Drones Are Saving One Life Per Week, DJI Study Finds

#artificialintelligence

DJI Technology Inc, the largest civilian drone maker, is claiming in a new study that "59 lives have been saved by civilian drones in 18 different incidents, with one life a week being saved by drones on average." The study was published on March 14, 2017, and is based on reports in the news. The majority of the rescues have occurred in USA and China, although instances have occurred in Canada and Turkey as well. One third were saved by civilians using their hobbyist drones and not by emergency personnel, showing their far-reaching abilities. The Hindu of Dec 7 reported that in Chennai, India during heavy flash floods the city police "were able to locate as many as 200 people with the help of drones and rescued all of them."


Trash Talk Hurts Performance, Even When It Comes From a Robot

#artificialintelligence

Researchers at Carnegie Mellon University have demonstrated that people who play a game with a robot suffer in performance when the robot criticizes them. Trash talking has a long and colorful history of flustering game opponents, and now researchers at Carnegie Mellon University have demonstrated that discouraging words can be perturbing even when uttered by a robot. The trash talk in the study was decidedly mild, with utterances such as "I have to say you are a terrible player," and "Over the course of the game your playing has become confused." Even so, people who played a game with the robot ― a commercially available humanoid robot known as Pepper ― performed worse when the robot discouraged them and better when the robot encouraged them. "This is one of the first studies of human-robot interaction in an environment where they are not cooperating."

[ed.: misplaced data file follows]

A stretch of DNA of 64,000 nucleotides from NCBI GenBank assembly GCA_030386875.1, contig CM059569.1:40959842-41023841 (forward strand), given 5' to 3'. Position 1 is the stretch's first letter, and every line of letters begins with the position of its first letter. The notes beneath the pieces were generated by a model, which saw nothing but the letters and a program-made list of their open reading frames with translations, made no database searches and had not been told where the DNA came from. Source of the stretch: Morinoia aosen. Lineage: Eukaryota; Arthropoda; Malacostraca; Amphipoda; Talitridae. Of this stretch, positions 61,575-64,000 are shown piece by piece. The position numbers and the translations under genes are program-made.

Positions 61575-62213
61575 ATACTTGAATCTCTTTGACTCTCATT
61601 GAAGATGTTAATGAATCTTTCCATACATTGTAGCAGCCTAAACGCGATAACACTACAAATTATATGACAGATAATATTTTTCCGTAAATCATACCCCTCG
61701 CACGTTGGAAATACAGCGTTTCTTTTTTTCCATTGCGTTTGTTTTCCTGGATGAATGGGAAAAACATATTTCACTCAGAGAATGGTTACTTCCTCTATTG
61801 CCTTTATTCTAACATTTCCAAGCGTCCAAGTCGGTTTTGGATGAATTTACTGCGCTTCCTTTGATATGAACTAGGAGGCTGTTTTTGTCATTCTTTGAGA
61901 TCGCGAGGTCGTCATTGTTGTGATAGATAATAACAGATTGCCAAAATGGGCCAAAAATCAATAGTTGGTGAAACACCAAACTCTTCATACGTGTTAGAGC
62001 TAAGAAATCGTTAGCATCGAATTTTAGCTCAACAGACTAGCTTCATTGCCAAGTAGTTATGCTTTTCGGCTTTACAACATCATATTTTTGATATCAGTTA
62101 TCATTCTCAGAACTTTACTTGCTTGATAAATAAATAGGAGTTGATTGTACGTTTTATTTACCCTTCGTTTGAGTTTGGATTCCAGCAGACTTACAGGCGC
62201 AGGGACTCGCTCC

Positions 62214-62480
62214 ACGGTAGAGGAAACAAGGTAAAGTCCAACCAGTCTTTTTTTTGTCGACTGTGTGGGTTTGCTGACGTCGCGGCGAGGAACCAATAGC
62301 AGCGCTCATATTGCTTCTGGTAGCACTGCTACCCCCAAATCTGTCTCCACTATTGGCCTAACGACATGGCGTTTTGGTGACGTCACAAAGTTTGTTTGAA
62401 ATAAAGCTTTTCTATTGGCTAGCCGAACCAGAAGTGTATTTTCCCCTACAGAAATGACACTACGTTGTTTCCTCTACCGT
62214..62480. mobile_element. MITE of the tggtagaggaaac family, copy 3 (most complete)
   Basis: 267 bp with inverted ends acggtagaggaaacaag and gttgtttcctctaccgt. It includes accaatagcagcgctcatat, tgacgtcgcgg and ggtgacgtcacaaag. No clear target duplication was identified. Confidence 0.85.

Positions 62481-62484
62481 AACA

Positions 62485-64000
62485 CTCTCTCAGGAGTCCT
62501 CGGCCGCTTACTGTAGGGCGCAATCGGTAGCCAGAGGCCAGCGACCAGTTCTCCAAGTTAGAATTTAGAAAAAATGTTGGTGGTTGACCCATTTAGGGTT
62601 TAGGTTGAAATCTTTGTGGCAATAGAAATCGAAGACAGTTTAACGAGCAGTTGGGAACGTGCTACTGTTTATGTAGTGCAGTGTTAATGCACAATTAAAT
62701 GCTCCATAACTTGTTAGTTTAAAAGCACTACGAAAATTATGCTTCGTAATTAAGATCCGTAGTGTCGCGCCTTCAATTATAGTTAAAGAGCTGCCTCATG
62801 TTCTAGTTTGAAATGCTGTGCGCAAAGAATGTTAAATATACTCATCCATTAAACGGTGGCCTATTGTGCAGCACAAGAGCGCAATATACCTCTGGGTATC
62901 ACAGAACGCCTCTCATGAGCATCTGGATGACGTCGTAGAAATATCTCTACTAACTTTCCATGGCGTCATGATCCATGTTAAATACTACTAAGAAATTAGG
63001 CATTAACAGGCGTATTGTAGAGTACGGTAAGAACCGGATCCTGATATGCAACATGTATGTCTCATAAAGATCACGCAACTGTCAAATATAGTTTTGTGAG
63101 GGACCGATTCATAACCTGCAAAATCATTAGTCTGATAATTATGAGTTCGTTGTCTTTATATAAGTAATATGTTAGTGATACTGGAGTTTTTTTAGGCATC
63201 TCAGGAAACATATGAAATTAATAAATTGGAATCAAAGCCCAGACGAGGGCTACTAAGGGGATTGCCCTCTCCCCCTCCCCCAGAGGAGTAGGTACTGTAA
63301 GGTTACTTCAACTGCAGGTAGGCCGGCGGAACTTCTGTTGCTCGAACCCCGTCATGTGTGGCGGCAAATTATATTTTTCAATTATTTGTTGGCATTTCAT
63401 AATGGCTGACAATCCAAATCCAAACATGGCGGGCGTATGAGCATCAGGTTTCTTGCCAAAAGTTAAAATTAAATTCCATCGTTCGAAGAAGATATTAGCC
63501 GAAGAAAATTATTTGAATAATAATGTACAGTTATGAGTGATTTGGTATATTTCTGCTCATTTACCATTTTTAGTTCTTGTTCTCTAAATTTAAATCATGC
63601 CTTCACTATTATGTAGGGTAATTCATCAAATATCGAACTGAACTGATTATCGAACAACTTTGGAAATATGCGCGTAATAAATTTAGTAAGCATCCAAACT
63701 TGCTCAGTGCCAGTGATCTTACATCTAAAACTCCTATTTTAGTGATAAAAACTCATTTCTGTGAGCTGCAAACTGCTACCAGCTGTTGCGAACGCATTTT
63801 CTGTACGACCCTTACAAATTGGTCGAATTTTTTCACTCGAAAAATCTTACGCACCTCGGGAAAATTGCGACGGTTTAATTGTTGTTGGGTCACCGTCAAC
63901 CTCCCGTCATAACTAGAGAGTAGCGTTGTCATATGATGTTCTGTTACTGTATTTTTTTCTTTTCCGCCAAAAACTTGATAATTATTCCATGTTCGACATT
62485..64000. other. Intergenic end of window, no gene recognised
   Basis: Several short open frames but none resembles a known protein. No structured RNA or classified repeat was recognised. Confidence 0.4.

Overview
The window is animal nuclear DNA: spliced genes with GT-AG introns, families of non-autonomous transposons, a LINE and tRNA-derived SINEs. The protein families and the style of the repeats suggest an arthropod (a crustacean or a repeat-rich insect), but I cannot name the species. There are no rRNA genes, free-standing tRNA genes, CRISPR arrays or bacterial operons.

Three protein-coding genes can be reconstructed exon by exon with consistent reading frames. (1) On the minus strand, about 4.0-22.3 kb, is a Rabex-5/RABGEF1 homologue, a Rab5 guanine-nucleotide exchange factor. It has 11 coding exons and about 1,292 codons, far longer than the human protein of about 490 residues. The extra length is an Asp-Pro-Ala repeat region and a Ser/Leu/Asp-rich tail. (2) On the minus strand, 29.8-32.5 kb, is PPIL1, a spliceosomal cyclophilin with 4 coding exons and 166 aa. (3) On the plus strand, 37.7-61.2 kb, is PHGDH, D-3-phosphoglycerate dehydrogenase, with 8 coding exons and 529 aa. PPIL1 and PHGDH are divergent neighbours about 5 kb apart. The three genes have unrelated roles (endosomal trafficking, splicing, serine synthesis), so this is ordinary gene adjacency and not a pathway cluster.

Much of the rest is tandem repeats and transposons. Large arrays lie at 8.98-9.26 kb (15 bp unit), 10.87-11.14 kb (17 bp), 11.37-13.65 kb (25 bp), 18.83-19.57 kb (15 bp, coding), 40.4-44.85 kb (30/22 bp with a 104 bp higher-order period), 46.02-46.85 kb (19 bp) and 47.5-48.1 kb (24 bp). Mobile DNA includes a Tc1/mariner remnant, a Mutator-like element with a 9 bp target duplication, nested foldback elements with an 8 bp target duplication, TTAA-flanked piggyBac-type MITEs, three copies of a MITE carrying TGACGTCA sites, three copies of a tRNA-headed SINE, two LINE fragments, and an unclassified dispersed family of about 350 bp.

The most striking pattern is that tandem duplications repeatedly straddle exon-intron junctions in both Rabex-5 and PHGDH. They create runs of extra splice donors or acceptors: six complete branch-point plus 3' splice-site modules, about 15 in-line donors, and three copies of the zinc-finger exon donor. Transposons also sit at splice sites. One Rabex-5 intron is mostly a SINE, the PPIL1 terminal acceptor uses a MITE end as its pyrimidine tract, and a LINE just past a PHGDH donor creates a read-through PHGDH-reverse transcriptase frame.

iPhones are less reliable than Android devices, study finds

The Independent - Tech

Apple's iPhones and iPads are losing the battle against Android devices. That's according to a new study by mobile diagnostics firms Blancco Technology Group (BTG), which claims that Apple's devices are less reliable and experienced a bigger failure rate than their Android counterpart, driven by bugs in the iOS 10 update. For the purposes of the report the word "failure" refers to any number of problem including instances of apps crashing, connection difficulties and overheating. About 62 per cent of iOS devices suffered performance failures in the third quarter of 2016 compared with 47 per cent of Android devices, the report found. The iPhone 6 was the main culprit with the highest failure rate of 13 per cent.